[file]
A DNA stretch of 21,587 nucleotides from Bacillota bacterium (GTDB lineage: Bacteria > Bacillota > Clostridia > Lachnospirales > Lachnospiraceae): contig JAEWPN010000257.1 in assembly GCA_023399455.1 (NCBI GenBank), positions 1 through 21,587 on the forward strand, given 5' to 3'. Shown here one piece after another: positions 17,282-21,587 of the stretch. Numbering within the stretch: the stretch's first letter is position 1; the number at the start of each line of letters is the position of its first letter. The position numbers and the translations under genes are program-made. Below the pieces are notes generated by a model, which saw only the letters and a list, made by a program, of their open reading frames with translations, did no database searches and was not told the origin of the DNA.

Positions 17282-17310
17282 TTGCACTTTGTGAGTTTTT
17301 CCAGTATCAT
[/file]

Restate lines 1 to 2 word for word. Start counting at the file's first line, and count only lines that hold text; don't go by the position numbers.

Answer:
A DNA stretch of 21,587 nucleotides from Bacillota bacterium (GTDB lineage: Bacteria > Bacillota > Clostridia > Lachnospirales > Lachnospiraceae): contig JAEWPN010000257.1 in assembly GCA_023399455.1 (NCBI GenBank), positions 1 through 21,587 on the forward strand, given 5' to 3'. Shown here one piece after another: positions 17,282-21,587 of the stretch. Numbering within the stretch: the stretch's first letter is position 1; the number at the start of each line of letters is the position of its first letter. The position numbers and the translations under genes are program-made. Below the pieces are notes generated by a model, which saw only the letters and a list, made by a program, of their open reading frames with translations, did no database searches and was not told the origin of the DNA.

Positions 17282-17310